We at the Duke Islamic Studies Center are pleased to announce that the work of the Carnegie Corporation of New York-supported Transcultural Islam Project (ISLAMiCommentary and TIRN) has been highlighted in a new report by the Social Science Research Council — “Religion, Media and the Digital Turn.” The report surveyed 160 digital projects and documents the effects that digital modes of research and publication have on the study of religion.

“While our primary goal is to chronicle emerging forms of intellectual production shaping the study of religion, we hope that a greater awareness of this new work will generate more recognition of the high quality and innovative work that already exists,” report authors Chris Cantwell (University of Missouri) and Hussein Rashid (New York University) write, explaining that “the most innovative digital projects are often those that creatively combine a number of these models or genres.”

ISLAMiCommentary was mentioned at the top of several subsections, for this reason, and a lengthy case study of ISLAMiCommentary and TIRN has been included in the report (in Appendix 1) because, as the report authors told us, they find the project “exemplary.” Other projects highlighted with lengthy case studies (in Appendix 1) include the Center for the Study of Material and Visual Cultures of Religion (MAVCOR) at Yale, the Jesuit Libraries Provenance Project at the University of Loyola; and Mapping Ararat — a project of York University, the University of Toronto and Emerson College.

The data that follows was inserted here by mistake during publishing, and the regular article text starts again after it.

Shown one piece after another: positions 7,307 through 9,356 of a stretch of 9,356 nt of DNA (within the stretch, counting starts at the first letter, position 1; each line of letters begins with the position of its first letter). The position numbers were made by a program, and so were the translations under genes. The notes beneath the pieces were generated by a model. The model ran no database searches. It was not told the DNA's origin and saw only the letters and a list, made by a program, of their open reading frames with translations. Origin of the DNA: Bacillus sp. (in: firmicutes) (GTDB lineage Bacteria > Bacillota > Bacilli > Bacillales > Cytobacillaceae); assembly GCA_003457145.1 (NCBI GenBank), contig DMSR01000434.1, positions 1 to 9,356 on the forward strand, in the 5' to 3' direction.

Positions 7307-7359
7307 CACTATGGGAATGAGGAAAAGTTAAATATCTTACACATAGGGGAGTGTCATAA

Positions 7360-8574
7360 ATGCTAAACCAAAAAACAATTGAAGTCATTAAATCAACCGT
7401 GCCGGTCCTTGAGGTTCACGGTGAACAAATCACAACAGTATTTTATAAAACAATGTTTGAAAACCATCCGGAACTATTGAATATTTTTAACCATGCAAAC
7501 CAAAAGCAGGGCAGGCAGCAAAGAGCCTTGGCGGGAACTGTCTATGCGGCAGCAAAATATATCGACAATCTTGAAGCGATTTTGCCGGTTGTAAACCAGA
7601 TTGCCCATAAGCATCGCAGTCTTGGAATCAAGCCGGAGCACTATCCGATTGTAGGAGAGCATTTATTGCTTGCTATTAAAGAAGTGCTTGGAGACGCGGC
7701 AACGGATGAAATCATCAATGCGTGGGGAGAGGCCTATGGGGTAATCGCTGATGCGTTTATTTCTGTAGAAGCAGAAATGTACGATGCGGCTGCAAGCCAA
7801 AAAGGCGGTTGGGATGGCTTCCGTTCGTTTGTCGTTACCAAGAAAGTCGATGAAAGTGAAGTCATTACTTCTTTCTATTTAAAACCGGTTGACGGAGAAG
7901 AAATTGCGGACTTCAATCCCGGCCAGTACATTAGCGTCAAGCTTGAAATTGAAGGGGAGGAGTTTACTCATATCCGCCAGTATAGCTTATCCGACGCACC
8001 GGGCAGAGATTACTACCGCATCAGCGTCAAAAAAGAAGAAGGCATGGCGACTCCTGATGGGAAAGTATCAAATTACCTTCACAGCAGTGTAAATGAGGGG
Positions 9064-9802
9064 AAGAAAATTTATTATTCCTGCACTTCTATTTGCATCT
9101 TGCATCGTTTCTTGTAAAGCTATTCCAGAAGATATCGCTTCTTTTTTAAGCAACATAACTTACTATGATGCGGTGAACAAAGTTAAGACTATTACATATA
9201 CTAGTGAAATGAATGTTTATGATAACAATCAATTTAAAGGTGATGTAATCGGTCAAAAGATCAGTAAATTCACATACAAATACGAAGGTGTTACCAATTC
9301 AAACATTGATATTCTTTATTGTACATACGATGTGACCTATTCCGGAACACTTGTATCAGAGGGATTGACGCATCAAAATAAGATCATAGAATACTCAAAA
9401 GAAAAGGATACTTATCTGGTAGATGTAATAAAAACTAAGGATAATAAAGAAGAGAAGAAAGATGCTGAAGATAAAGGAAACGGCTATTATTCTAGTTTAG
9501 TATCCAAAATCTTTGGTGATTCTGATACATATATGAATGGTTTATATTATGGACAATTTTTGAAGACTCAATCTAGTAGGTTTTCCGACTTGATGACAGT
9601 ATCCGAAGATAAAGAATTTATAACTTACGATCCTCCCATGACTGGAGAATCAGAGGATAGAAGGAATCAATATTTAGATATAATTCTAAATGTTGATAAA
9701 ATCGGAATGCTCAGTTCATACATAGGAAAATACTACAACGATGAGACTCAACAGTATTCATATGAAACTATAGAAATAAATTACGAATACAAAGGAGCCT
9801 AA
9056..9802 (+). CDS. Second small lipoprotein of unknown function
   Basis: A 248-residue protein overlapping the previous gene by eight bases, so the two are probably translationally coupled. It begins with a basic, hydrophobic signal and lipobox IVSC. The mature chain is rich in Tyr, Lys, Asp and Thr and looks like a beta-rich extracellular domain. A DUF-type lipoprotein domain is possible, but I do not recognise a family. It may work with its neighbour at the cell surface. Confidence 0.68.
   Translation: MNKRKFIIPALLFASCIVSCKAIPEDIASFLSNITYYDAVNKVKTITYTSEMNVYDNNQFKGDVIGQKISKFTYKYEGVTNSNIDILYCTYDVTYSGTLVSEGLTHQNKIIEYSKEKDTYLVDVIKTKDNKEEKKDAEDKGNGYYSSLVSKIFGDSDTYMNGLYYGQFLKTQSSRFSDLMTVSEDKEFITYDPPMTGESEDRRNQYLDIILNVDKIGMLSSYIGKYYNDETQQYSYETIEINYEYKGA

Appendix 2 lists the 160 projects surveyed.

The report can be downloaded HERE.


Fatma Muge Gocek

UnknownAdolf Hitler famously (and probably) said in a speech to his military leaders “Who, after all, speaks to-day of the annihilation of the Armenians?” This remark is generally taken to suggest that future generations won’t remember current atrocities, so there’s no reason not to commit them. The implication is that memory has something like an expiration date, that it fades, somewhat inevitably, of its own accord.

At the heart of Fatma Muge Gocek‘s book is the claim that forgetting doesn’t just happen. Rather, forgetting (and remembering) happens in a context, with profound political and personal stakes for those involved. And this forgetting has consequences.

Denial of Violence: Ottoman Past, Turkish Present, and Collective Violence against the Armenians 1789-2009 (Oxford University Press, 2015) looks at how this process played out in Turkey in the past 200 years. Gocek looks at both the mechanisms and the logic of forgetting. In doing so she sets the Turkish decisions to reinterpret the Armenian genocide into a longer tale of modernization and collective violence. And she illustrates the complicated ways in which remembering and forgetting collide.



In September 2014 the Duke Islamic Studies Center (which manages the Transcultural Islam Project of which TIRN is a part), announced its official institutional affiliation with New Books in Islamic Studies — a bi-weekly audio podcast featuring hour long conversations with authors of exciting new research. For an archive see HERE.

Between Psychoanalysis as Practice and as Social Theory

by TAMAR SHIRINIAN for ISLAMiCommentary on DECEMBER 29, 2014: